And, what about the connection between the Cronins and the shopkeeping/accountant profession? I like to think that it arises as a result of the Cronins being “erenaghs” (a form of lay-abbot” of Gouganebarra in Cork. They were responsible for the relics of Saint Finbarr – for both attracting paying pilgrims to the area and “renting” his relics out to other jurisdictions. There must have been plenty of money going through their hands – and plenty of accounting required!

How about you? Do you have specific jobs or professions that run in your family? Do reply below and let me know.

A Few Generations Later.

A few generations after Bartholomew headed towards his new bride and shop, in the early 1900s – I turned down that same road myself. I was heading to meet his granddaughter – a young lady by the name of Carina Cronin. She told me to “look out for the shop beside the church”. I found the shop, found her – and here we are thirty years later, another generation having passed! But who’s counting the years?

How about you? Do you know how far back your Irish surnames go in your family? Do reply below and let me know – we’d love to hear!

That’s it for today – as always, do feel free to share any questions or stories you might have yourself.

We’ll see you next week!

Slán, Mike and Carina

  • S. Fleming says:

    I don’t know if my family surname qualifies as Irish – the first Webb was born in Ireland (County Antrim) in 1622. His father and mother were from England. Six generations of Webbs were born in County Armagh, Ireland, then my great great grandfather and his brother emigrated to the United States in 1822.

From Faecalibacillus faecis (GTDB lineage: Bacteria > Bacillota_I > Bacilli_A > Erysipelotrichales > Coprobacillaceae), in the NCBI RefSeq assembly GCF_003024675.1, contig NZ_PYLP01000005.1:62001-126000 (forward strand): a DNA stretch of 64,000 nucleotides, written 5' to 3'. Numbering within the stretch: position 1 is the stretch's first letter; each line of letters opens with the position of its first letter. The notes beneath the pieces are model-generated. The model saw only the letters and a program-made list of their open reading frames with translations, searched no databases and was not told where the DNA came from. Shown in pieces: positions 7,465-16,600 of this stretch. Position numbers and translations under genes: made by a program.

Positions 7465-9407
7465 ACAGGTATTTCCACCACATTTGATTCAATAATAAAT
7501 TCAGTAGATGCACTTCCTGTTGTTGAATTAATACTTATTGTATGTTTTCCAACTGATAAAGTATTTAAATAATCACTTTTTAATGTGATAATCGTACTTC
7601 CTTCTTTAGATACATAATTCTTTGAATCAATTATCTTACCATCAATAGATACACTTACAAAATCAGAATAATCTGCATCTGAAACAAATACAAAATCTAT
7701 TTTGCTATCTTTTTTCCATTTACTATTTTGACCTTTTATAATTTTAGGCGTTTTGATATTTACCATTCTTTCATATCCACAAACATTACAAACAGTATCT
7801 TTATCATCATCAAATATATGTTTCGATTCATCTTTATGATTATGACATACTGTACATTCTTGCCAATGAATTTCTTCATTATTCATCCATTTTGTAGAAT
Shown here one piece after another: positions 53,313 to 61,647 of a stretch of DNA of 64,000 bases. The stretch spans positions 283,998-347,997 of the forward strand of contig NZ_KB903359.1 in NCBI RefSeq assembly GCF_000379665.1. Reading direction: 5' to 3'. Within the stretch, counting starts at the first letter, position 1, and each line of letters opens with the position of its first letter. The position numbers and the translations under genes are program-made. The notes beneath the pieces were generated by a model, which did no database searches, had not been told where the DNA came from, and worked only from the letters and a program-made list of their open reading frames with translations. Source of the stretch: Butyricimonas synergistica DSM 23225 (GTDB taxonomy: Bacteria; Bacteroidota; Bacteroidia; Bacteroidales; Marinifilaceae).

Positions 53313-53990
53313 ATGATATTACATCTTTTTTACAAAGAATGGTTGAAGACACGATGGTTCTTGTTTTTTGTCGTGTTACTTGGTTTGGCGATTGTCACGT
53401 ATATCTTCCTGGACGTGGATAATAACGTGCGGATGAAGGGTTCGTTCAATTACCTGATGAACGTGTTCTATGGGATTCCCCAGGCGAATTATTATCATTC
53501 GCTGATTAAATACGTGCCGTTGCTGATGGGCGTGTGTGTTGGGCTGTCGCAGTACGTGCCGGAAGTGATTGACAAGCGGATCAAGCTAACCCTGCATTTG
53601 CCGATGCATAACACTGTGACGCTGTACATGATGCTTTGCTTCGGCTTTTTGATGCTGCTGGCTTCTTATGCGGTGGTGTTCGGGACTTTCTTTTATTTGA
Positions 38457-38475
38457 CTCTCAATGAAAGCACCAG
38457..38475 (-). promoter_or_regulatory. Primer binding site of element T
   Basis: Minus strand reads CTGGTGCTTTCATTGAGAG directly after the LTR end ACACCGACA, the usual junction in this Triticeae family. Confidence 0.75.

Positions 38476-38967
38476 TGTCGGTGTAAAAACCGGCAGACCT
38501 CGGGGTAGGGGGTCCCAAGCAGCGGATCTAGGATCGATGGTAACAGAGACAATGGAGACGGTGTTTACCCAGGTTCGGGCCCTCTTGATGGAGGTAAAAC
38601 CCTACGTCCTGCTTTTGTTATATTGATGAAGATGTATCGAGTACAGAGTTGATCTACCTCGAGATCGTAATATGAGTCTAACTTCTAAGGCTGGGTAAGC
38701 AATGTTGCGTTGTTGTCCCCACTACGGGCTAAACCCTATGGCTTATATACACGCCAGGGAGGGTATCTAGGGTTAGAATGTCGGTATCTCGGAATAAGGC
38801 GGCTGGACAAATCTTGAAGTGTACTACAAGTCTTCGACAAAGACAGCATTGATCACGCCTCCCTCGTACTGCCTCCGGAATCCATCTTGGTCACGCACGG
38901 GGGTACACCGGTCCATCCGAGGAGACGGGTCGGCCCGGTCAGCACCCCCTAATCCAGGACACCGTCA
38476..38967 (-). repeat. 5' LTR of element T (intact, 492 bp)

• Roberta Robinson says:

    My grandfather . John james Lyden born in Greenaun, county Mayo in 1919. He came to the US in 1925. He passed away in 2014. His mother Mary Ellen Coyne Lyden came with John to the US in 1925. His father Michael Patrick Lyden came in 1923.

  • Will O'Keefe says:

    Hello, I have been to Ireland a few times and have travelled quite a bit, and your story about Baltimore reminds me of when Sept 2000 . I was in Baltimore staying at Casey’s. It was a Friday night and I was expecting them to have the usual Trad music in the bar. I was informed that it was cancelled for the weekend because of a local death of a 14 year old girl, sure enough the next morning when I looked out the window at the back of the hotel ,2 men were hand digging a grave in the church cemetery.After the funeral there was a huge wake in the hotel, lots of people attended , both kids and adults. I had never been to a traditional Irish wake until then and found it to be very interesting. On the part about the Cronin’s, my O’Keefe and Mahoney relatives from the Rathmore area married into the Cronin ‘s of that area and moved to Massachusetts .

    Thanks, Bill O’Keefe

    • carina says:

      How sad for the family of that young girl.
      Casey’s Hotel is a focal point of the neighbourhood and would be a gathering place for all occasions. It is situated in a beautiful spot overlooking the water. We were there last Summer and a group of Cronins were celebrating a family wedding.

  • William P Sullivan says:

    My great grandfather, Patrick J Sullivan came to Boston in 1881. Married to Catherine O’Shea, they raised a family of 7… Best that I can determine both were from Cahirciveen, Kerry… I’ve spent nearly 30 years tracing my genealogy… My mother’s side, the Sheehans, are from County Clare. They arrived in Boston in the 1850s… I’ve been to Ireland once and unfortunately it was prior to the start of my research… I can’t wait to go back…
    Wm. P. Sullivan

  • Matt Keough says:

    I can only trace back my great great grandfather, Patrick Keough, to when he left Liverpool to come to the US. He arrived in New York in 1850. My great great grandmother, Ann Murray, arrived into Canada, in 1851. They married, moved to Arlington, VT, and had 6 children – 5 sons and 1 daughter. As much as I have tried, cannot get past the year they immigrated across the pond. Ireland feels like home to me. Have been going back and forth since 2009. Usually two to three times a year. Will be relocating there in 2024.

  • George Atkinson says:

    Genetically related to Niall of the nine hostages. More info needed if you have it. Thanks!